Spinach is in season and I love it so much, I think I kind of went overboard with the number of bunches I happily put into my grocery bag. To save my bursting little fridge some space, I thought it'd be a good idea to cook them in some sort of pureed soup because spinach cooks down beautifully, but then I suddenly thought of one of my favourite Indian dishes, Palak Paneer!
Saag (or Palak) refers to a pureed spinach curry and it's super handy because you can make proud claims to a list of at least six Indian dishes with just one recipe. Just pour the spinach gravy over ____________(fill in the blank), usually marinated in Indian spices and panfried/roasted a la tandoori, and you get:
1. Paneer --the ever-favourite Palak Paneer.
2. Chicken-- Palak (or Saag) Murgh
3. Mutton-- Saag Gosht
4. Prawns-- Jhinga Saag
5. Chickpeas-- Chana Saag
6. Potatoes-- Saag Aloo
There are two recipes which I've tried and love. One uses tomatoes and cream and tastes just divine, while the other uses yogurt and nothing red and is also delicious (and a brilliant shade of green).
Saag/Palak Recipe No. 1 (adapted from vahchef, I love this enthusiastic Indian chef)
makes about 1 1/2 cup
4 large bunches of spinach leaves
1 onion, finely chopped
1 clove garlic, minced
1/2 tbsp minced ginger
1 tomato, chopped
whole garam masala (1 cinnamon stick, 3 cloves, 3 cardamom pods)
1 tsp ground cumin
1 tsp ground coriander
1 tbsp chilli powder (or to taste)
1 tbsp fenugreek leaves (I don't have this so I left it out)
2 green chillies, chopped
1-2 tbsp cream
1 tbsp ghee
1. Blanch spinach in boiling water for 1 min, uncovered (vahchef says the whole process should be uncovered to keep the bright green of the spinach). Drain. Refresh. Puree.
Watch this mountain of spinach that's too huge to fit into the photo,
wilt into 1 cup of cooked spinach (spinach being refreshed under cold running water)
2. Over medium high heat, add the ghee. Toast the whole garam masala for a while.
3. Add the onions, with a pinch of salt (this helps it to 'melt' faster). Saute until translucent.
4. Add the ginger, followed by the garlic, turmeric, and finally the chopped tomatoes. Saute until tomatoes turn to mush.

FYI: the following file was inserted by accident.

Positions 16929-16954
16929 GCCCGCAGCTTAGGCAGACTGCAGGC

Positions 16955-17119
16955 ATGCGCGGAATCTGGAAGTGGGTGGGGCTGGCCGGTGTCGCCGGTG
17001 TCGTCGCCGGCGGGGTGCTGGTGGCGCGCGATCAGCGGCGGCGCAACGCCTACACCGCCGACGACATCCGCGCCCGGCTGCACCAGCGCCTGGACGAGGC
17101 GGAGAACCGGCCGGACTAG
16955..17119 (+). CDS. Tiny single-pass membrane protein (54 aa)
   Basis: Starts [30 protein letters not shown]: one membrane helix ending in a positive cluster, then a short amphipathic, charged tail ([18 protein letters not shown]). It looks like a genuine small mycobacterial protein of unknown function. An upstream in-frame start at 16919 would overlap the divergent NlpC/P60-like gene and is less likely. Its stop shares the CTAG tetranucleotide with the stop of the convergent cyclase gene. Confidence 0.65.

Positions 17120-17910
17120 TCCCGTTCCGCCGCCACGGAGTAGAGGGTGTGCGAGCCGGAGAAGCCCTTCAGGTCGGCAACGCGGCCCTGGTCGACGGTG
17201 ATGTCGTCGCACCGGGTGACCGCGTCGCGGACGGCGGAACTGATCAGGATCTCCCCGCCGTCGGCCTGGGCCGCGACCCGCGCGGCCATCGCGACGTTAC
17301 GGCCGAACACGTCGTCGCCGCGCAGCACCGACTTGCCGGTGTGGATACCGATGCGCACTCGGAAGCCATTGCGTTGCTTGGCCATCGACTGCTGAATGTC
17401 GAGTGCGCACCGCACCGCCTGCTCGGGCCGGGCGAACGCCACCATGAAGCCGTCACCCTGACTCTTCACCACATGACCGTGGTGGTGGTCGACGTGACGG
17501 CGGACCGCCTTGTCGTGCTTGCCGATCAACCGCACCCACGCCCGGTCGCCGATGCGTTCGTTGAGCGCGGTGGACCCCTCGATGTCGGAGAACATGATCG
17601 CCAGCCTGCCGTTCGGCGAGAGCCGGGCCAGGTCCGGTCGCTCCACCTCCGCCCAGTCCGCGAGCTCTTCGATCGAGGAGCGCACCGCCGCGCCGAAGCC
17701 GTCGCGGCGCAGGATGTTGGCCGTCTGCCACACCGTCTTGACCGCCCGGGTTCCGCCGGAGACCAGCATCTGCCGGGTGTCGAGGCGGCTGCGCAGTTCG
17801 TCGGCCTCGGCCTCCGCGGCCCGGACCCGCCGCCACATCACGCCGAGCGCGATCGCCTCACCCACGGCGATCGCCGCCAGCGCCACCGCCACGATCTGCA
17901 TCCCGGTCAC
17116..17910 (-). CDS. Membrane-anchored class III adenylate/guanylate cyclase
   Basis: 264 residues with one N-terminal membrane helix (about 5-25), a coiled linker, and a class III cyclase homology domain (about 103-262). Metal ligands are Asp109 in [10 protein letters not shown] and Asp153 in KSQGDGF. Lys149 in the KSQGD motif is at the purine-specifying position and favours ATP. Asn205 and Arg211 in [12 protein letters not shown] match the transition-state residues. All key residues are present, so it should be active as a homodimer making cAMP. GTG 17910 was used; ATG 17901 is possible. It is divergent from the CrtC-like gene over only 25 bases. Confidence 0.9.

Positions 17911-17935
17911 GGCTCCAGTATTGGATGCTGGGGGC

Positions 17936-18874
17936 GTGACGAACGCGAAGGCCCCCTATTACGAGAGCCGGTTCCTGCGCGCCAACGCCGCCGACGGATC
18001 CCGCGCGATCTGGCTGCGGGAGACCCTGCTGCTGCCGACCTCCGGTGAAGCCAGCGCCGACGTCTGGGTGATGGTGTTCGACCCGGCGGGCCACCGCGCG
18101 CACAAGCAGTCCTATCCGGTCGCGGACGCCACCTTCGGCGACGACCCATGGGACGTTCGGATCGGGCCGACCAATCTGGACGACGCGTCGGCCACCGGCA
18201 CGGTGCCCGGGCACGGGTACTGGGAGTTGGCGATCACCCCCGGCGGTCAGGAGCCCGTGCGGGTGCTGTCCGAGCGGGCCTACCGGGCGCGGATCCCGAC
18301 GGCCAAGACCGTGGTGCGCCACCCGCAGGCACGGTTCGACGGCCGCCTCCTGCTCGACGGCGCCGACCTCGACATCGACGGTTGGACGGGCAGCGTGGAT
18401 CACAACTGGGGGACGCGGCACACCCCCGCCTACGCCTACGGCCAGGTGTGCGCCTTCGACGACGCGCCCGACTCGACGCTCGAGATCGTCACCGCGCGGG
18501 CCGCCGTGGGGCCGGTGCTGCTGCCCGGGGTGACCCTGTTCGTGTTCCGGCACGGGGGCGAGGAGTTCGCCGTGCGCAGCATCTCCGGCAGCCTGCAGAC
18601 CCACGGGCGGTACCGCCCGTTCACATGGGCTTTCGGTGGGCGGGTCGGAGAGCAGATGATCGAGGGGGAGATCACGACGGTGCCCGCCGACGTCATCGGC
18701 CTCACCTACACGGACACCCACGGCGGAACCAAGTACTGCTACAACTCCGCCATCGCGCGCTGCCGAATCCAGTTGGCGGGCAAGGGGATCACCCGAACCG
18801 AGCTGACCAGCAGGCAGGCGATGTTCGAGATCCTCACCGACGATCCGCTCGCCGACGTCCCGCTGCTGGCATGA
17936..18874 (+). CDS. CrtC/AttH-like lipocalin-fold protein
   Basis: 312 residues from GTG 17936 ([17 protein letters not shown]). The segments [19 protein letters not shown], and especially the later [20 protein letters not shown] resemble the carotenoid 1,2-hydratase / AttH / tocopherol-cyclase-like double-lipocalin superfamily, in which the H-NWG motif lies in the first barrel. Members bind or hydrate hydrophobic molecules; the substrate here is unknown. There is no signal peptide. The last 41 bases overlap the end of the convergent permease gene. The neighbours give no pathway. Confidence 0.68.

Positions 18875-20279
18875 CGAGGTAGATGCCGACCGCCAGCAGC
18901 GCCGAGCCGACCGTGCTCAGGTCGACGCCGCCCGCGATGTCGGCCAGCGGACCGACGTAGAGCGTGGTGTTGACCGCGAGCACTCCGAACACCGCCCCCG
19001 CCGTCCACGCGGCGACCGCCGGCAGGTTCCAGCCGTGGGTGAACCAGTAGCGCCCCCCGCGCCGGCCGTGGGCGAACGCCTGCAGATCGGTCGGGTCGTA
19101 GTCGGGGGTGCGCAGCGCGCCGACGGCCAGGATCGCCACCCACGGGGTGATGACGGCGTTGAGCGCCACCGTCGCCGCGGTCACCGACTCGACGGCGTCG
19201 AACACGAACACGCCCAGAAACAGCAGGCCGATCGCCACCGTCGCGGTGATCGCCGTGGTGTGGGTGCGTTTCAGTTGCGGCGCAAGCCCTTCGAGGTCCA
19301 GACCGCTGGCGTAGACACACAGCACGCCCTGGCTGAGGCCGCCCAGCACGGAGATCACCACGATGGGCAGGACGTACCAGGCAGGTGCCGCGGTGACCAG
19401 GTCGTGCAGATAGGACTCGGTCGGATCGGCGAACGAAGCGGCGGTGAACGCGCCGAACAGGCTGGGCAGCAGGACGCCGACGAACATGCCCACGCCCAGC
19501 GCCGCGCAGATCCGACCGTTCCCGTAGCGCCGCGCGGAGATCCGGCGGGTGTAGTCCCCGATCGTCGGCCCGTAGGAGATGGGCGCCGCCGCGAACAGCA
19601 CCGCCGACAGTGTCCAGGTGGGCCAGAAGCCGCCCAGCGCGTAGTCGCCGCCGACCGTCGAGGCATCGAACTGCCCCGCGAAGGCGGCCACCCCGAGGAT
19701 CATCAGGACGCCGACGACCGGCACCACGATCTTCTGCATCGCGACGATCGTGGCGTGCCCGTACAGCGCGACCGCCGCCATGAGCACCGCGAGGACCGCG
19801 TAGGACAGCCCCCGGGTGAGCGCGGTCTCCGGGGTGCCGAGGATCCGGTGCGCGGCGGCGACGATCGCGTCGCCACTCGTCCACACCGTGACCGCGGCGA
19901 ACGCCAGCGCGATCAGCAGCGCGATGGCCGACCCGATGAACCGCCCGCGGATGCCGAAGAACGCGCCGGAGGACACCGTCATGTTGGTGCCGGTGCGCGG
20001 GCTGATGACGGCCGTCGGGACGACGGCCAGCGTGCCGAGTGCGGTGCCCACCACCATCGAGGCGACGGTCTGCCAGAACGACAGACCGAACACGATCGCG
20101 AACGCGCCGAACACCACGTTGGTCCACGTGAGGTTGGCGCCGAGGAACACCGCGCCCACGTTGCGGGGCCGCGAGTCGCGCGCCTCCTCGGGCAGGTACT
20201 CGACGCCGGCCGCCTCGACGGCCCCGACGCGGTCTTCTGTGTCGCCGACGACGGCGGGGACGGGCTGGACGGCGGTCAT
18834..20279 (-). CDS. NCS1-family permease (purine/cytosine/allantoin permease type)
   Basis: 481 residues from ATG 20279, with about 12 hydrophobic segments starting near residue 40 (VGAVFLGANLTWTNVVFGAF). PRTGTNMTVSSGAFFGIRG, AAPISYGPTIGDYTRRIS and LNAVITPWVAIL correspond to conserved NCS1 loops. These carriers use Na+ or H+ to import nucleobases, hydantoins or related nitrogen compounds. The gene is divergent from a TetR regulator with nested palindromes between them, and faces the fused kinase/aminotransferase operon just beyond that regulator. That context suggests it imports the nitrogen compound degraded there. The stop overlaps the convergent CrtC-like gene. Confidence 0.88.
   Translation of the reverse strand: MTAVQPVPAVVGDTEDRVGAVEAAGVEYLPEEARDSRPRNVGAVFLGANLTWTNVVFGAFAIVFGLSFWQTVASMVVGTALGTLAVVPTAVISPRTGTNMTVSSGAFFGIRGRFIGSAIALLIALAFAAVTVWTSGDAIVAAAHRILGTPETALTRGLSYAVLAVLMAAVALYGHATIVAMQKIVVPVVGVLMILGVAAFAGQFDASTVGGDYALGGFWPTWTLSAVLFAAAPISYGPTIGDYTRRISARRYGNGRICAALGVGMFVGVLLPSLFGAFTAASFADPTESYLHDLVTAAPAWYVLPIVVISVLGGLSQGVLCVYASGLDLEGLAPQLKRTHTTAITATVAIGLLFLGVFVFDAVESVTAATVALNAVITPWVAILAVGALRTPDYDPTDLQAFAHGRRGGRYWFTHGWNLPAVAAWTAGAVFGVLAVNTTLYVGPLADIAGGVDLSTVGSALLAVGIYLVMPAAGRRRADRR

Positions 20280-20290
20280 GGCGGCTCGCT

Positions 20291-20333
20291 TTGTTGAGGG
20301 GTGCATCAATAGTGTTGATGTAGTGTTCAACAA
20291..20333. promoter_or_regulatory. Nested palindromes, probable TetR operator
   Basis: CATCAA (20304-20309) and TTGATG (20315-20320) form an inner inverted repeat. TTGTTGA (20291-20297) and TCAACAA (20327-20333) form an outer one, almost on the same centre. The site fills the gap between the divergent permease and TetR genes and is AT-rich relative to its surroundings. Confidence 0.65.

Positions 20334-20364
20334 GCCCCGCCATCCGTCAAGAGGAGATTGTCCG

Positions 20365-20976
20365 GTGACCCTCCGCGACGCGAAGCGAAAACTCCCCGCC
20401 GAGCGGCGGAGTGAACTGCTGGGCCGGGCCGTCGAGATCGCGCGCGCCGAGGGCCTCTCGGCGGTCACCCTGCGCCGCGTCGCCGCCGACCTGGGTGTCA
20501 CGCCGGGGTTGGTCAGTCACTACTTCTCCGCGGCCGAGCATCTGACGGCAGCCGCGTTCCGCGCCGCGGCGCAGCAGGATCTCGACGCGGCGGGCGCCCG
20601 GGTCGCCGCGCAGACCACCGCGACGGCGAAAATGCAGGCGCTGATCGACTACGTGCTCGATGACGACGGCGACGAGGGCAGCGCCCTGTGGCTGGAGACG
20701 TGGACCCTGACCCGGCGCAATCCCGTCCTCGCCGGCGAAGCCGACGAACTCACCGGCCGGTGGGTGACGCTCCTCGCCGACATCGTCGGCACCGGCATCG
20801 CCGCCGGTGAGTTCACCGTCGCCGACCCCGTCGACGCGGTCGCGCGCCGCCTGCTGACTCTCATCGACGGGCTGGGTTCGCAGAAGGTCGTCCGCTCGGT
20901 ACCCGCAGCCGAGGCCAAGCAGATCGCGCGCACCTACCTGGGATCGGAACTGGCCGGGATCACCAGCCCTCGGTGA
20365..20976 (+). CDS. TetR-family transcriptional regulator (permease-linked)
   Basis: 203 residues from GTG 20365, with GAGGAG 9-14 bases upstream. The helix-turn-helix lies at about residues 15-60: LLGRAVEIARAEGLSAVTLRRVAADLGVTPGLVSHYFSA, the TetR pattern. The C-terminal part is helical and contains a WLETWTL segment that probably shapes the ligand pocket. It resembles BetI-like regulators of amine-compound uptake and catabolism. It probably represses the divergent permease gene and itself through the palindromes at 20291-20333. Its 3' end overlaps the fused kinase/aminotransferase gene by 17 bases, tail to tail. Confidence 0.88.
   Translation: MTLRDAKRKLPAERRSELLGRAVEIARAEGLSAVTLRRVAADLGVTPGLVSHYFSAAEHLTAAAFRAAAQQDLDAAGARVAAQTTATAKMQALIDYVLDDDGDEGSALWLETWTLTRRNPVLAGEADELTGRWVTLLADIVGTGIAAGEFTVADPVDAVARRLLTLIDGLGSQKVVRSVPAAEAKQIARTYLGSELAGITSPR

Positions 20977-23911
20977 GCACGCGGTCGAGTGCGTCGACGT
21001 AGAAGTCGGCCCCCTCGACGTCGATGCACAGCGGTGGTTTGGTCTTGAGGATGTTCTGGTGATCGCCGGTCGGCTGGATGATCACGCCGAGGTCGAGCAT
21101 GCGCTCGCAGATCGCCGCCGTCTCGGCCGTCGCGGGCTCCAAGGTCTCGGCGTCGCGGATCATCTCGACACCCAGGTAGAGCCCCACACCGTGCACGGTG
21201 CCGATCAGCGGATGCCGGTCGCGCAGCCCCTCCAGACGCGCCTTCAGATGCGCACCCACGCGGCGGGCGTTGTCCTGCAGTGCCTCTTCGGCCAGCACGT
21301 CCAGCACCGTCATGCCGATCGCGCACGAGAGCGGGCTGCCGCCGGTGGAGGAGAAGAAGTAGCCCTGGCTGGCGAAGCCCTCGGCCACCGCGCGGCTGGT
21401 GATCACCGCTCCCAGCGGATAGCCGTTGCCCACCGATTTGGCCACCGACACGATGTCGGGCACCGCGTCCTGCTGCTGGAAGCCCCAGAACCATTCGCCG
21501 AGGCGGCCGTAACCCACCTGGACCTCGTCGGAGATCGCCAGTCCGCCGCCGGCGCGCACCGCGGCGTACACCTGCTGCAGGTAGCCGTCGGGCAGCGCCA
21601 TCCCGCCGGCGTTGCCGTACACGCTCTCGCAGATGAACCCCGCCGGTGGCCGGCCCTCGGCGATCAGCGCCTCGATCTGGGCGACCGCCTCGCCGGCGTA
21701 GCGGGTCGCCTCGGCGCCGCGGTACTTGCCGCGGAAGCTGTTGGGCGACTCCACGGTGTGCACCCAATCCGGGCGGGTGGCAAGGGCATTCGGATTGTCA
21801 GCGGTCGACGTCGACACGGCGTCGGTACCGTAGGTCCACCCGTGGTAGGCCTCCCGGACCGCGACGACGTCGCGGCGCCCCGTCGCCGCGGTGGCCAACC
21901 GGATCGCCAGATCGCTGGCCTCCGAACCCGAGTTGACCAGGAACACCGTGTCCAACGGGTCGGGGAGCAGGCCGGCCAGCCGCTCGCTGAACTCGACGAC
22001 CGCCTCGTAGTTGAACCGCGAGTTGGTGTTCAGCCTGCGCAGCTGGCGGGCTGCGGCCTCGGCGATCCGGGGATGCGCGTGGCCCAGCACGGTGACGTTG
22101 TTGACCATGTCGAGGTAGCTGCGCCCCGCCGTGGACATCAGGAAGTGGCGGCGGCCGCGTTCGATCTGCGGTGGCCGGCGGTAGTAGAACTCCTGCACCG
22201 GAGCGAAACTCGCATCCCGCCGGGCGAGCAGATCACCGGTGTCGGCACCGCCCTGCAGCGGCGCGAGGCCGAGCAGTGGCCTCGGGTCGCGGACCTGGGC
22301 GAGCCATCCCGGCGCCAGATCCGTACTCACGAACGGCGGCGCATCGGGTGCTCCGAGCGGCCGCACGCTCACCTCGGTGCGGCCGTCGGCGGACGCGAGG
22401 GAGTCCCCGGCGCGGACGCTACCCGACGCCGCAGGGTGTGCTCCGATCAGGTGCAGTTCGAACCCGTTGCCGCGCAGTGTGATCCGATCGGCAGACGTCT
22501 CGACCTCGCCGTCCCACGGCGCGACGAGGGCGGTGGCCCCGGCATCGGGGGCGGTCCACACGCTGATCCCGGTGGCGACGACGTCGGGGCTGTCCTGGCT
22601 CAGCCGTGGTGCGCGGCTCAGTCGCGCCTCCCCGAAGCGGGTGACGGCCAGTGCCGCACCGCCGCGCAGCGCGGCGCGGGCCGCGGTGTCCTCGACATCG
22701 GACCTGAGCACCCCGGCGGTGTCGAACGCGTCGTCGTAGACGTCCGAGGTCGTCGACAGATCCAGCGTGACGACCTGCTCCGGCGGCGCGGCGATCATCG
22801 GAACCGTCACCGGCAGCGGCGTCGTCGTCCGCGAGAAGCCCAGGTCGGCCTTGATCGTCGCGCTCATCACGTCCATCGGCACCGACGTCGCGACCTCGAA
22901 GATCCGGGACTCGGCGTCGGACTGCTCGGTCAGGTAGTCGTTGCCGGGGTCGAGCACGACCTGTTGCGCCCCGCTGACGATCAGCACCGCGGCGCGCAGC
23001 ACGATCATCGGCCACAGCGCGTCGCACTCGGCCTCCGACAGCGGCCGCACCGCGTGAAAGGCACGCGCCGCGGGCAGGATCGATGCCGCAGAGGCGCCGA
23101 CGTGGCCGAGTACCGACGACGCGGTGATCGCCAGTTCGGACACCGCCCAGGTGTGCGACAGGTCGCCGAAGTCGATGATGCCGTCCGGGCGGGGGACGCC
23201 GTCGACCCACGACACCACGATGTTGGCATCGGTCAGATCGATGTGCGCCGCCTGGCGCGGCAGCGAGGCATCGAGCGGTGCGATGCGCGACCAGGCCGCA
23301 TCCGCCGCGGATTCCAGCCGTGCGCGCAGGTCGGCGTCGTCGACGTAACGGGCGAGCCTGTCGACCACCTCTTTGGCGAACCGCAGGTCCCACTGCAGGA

5. Add the ground spices and green chillies, saute for couple more min.
6. Add the spinach puree, season, and cook till the oil separates. Stir in the cream, plus drizzle more to finish!
Saag/Palak Recipe No. 2 (inspired by sanjeev kapoor)
4 large bunches of spinach
1 handful fresh coriander i.e. cilantro (secret ingredient!)
8 cloves of garlic, minced (he loves garlic and so do I)
1 onion, sliced thinly (I chopped instead)
2 green chillies, chopped
1/2 tsp cumin seeds
1 tbsp coriander
1/2 tsp turmeric
1/2 cup yogurt
squeeze of lemon
1 tbsp of ghee
1. Blanch spinach in boiling water for 1 min, uncovered (vahchef says the whole process should be uncovered to keep the bright green of the spinach). Drain. Refresh. Puree with the fresh coriander.
2. Over medium high heat, add the ghee. Toast the cumin seeds.
3. Add the onions (plus pinch of salt), garlic and green chillies, and saute till the onions turn translucent, but aren't browned.
4. Add the ground spices to toast for a while. (He says to add the yogurt before the spices but I tried it and the sauce split after being boiled.)
5. Add the pureed spinach, season bring to boil, before adding the yogurt and simmering gently for 2 more min.
6. Finish off with a squeeze of lemon (His granny says that helps in the digestion of greens, and granny/mummy's always right;) ) and a drizzle of yogurt.
I love both recipes and switch them around depending on the __________ and my mood. This is my favourite way to get spinach into my diet. I'd find it difficult to munch through 4 large bunches of raw spinach, but I can easily finish a bowl of saag. Cooking spinach also reduces the oxalic acids in the fresh greens, making it healthier and more digestible. All that aside, the best thing about saag or palak is, simply, that it's really yum !(: